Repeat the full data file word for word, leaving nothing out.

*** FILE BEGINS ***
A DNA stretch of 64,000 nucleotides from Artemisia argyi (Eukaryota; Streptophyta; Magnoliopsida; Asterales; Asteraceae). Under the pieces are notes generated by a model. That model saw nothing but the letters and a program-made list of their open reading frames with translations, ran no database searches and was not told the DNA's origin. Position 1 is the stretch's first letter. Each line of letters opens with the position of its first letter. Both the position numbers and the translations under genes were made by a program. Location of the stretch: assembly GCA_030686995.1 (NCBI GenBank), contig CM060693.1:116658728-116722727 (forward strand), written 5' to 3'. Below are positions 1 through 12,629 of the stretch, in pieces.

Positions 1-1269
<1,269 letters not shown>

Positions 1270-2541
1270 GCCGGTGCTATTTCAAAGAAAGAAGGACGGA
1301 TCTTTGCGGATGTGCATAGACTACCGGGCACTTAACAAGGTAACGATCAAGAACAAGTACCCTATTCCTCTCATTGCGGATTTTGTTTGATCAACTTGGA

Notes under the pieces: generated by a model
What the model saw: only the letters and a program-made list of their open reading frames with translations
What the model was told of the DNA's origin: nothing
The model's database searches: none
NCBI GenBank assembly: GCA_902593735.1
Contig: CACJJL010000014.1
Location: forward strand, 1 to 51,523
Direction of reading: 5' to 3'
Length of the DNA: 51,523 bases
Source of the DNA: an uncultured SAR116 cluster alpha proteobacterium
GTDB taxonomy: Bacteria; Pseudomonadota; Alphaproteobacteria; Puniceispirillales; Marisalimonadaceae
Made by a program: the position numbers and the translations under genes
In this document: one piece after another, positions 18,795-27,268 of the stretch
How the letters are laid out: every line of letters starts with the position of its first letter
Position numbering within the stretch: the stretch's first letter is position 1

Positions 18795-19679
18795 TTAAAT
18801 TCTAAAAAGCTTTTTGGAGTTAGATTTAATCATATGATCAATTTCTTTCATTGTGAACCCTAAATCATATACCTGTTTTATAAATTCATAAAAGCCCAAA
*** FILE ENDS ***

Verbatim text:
A DNA stretch of 64,000 nucleotides from Artemisia argyi (Eukaryota; Streptophyta; Magnoliopsida; Asterales; Asteraceae). Under the pieces are notes generated by a model. That model saw nothing but the letters and a program-made list of their open reading frames with translations, ran no database searches and was not told the DNA's origin. Position 1 is the stretch's first letter. Each line of letters opens with the position of its first letter. Both the position numbers and the translations under genes were made by a program. Location of the stretch: assembly GCA_030686995.1 (NCBI GenBank), contig CM060693.1:116658728-116722727 (forward strand), written 5' to 3'. Below are positions 1 through 12,629 of the stretch, in pieces.

Positions 1-1269
<1,269 letters not shown>

Positions 1270-2541
1270 GCCGGTGCTATTTCAAAGAAAGAAGGACGGA
1301 TCTTTGCGGATGTGCATAGACTACCGGGCACTTAACAAGGTAACGATCAAGAACAAGTACCCTATTCCTCTCATTGCGGATTTTGTTTGATCAACTTGGA

Notes under the pieces: generated by a model
What the model saw: only the letters and a program-made list of their open reading frames with translations
What the model was told of the DNA's origin: nothing
The model's database searches: none
NCBI GenBank assembly: GCA_902593735.1
Contig: CACJJL010000014.1
Location: forward strand, 1 to 51,523
Direction of reading: 5' to 3'
Length of the DNA: 51,523 bases
Source of the DNA: an uncultured SAR116 cluster alpha proteobacterium
GTDB taxonomy: Bacteria; Pseudomonadota; Alphaproteobacteria; Puniceispirillales; Marisalimonadaceae
Made by a program: the position numbers and the translations under genes
In this document: one piece after another, positions 18,795-27,268 of the stretch
How the letters are laid out: every line of letters starts with the position of its first letter
Position numbering within the stretch: the stretch's first letter is position 1

Positions 18795-19679
18795 TTAAAT
18801 TCTAAAAAGCTTTTTGGAGTTAGATTTAATCATATGATCAATTTCTTTCATTGTGAACCCTAAATCATATACCTGTTTTATAAATTCATAAAAGCCCAAA